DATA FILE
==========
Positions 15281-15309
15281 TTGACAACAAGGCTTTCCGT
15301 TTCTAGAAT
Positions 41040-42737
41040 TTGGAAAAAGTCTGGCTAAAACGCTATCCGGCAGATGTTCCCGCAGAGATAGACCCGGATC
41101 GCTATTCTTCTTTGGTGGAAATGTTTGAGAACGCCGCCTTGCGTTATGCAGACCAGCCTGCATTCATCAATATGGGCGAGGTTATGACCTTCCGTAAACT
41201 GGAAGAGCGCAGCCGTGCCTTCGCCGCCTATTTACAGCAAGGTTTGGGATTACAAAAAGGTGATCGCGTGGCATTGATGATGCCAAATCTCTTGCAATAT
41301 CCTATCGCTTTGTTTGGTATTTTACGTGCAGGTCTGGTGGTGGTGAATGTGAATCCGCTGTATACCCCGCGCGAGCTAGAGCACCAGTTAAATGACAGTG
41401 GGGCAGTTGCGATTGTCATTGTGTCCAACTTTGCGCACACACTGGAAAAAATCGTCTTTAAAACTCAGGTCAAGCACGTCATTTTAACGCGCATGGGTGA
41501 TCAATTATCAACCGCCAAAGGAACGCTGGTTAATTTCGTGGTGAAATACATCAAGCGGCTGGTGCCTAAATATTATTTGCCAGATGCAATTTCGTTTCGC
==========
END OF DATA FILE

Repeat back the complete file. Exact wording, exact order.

Positions 15281-15309
15281 TTGACAACAAGGCTTTCCGT
15301 TTCTAGAAT
Positions 41040-42737
41040 TTGGAAAAAGTCTGGCTAAAACGCTATCCGGCAGATGTTCCCGCAGAGATAGACCCGGATC
41101 GCTATTCTTCTTTGGTGGAAATGTTTGAGAACGCCGCCTTGCGTTATGCAGACCAGCCTGCATTCATCAATATGGGCGAGGTTATGACCTTCCGTAAACT
41201 GGAAGAGCGCAGCCGTGCCTTCGCCGCCTATTTACAGCAAGGTTTGGGATTACAAAAAGGTGATCGCGTGGCATTGATGATGCCAAATCTCTTGCAATAT
41301 CCTATCGCTTTGTTTGGTATTTTACGTGCAGGTCTGGTGGTGGTGAATGTGAATCCGCTGTATACCCCGCGCGAGCTAGAGCACCAGTTAAATGACAGTG
41401 GGGCAGTTGCGATTGTCATTGTGTCCAACTTTGCGCACACACTGGAAAAAATCGTCTTTAAAACTCAGGTCAAGCACGTCATTTTAACGCGCATGGGTGA
41501 TCAATTATCAACCGCCAAAGGAACGCTGGTTAATTTCGTGGTGAAATACATCAAGCGGCTGGTGCCTAAATATTATTTGCCAGATGCAATTTCGTTTCGC